We'll try this post again.
Last week, a female co-worker asked where I got my pants.
First reply "no idea."
This happens to me quite a lot, actually, the not knowing where my clothes come from. I shop so rarely, you'd think I'd be able to name each piece and the date, but no. I inherit clothes the same way I inherit furniture.
After thinking a moment, I said, "They might have been grandma's."
At which point, I heard a snicker from another office.
He's allowed a snicker or two. It's a ridiculous thing to say. How many near 40 year olds would admit to wearing the clothes of a woman over twice her age?
Well, you have to understand a few things.
One, Grandma Byrd and I were almost exactly the same shape. In her younger days, she was one inch taller than me, but otherwise, we were identical. I have pictures of her at my age wearing dresses I now have and have worn and we could be the same person. It's a bit scary. Although osteoporosis twisted her up near the end, she never gained a great deal of weight. Her clothing sizes remained the same.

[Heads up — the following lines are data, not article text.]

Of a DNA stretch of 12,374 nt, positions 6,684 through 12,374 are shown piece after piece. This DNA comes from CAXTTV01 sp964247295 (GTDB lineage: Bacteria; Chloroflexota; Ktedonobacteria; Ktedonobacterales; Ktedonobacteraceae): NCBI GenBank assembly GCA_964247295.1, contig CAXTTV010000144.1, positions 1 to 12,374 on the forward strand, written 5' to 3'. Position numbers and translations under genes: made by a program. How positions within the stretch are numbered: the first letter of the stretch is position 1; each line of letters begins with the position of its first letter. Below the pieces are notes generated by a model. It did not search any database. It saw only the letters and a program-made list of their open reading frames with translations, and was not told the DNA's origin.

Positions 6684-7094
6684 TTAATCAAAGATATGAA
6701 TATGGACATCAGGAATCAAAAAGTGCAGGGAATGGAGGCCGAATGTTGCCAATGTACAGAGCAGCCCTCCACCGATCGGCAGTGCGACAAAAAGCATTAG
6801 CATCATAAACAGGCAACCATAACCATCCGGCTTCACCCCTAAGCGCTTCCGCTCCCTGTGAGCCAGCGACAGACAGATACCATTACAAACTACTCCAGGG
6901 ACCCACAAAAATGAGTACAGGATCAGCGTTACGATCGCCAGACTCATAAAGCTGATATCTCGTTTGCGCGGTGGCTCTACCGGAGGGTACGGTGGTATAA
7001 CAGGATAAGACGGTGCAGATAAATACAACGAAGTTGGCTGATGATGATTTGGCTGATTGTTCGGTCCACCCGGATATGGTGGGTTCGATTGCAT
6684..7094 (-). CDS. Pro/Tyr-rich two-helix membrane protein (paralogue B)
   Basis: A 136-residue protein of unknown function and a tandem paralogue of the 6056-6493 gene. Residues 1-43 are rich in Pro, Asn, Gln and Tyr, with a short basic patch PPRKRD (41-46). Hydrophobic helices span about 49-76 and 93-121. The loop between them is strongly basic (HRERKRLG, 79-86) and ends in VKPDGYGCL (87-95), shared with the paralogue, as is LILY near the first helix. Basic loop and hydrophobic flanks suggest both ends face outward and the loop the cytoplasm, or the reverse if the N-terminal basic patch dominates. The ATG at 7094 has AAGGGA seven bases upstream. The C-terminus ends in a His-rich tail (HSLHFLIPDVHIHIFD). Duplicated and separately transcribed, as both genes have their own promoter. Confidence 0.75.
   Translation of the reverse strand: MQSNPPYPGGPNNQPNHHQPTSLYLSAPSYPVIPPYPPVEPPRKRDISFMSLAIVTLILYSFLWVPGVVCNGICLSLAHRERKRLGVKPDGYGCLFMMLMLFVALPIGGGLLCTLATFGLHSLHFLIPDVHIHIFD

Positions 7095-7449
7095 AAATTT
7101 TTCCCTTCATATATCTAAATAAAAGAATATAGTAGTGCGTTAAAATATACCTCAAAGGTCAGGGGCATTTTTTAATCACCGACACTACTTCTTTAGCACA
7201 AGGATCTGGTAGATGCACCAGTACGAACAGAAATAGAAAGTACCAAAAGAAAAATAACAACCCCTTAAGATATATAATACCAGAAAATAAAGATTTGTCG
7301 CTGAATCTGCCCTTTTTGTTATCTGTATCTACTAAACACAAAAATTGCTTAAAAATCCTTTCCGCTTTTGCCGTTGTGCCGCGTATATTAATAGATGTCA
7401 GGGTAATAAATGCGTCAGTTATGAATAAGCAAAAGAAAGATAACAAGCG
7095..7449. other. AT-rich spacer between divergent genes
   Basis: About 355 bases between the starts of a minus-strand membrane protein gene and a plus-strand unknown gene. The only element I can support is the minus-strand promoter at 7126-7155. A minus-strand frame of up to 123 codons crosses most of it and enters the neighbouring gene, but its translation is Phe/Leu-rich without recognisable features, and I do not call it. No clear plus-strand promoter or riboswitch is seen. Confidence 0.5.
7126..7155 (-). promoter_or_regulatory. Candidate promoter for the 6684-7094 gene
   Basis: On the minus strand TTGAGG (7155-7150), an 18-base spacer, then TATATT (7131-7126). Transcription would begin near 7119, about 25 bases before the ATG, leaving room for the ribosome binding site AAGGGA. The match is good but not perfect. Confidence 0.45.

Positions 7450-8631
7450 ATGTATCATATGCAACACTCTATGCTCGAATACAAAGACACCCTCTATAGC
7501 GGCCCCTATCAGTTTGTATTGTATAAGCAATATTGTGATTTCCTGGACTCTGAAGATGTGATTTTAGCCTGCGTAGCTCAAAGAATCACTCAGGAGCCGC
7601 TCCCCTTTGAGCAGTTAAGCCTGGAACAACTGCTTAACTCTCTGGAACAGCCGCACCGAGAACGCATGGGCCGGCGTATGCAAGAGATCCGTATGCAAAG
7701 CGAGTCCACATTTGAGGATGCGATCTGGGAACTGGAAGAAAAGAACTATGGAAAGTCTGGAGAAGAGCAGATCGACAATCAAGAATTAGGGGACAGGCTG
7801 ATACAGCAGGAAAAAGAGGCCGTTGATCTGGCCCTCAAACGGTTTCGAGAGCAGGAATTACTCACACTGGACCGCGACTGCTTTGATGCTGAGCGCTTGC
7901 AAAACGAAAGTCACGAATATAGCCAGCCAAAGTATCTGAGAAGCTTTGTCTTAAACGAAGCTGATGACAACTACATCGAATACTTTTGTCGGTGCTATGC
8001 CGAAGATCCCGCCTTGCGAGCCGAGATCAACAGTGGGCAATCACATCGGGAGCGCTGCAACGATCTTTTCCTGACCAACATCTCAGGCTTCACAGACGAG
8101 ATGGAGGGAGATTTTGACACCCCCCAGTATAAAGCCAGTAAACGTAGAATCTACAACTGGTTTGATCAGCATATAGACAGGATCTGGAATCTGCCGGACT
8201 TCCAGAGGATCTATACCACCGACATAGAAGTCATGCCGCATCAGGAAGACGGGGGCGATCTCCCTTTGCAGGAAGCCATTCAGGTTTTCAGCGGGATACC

Two, Grandma Byrd wore separates, like me. She preferred slacks and a shirt to a dress. She also wore funny socks. I suspect I'll pick that up eventually.
Three, Grandma Byrd was far more stylish than I will ever be. To wear her clothes is a serious step up for my wardrobe. I tend toward bohemian - lots of crochet, loose shirts and long, baggy skirts with Sketchers. I generally prefer comfort to anything else. It's not like I have to look at me.
TT: Mom continually threatens to turn me in to What Not To Wear, but it would be useless because a) I know how to dress better, I just don't, and b) you'd have to drug me unconscious to get me on a plane and I'd spend the next week throwing up during shoots anyway, so what's the point?
Therefore, my co-worker can snicker all he likes, but I'll go on wearing grandma's clothes and look better for the change. You can ask mom.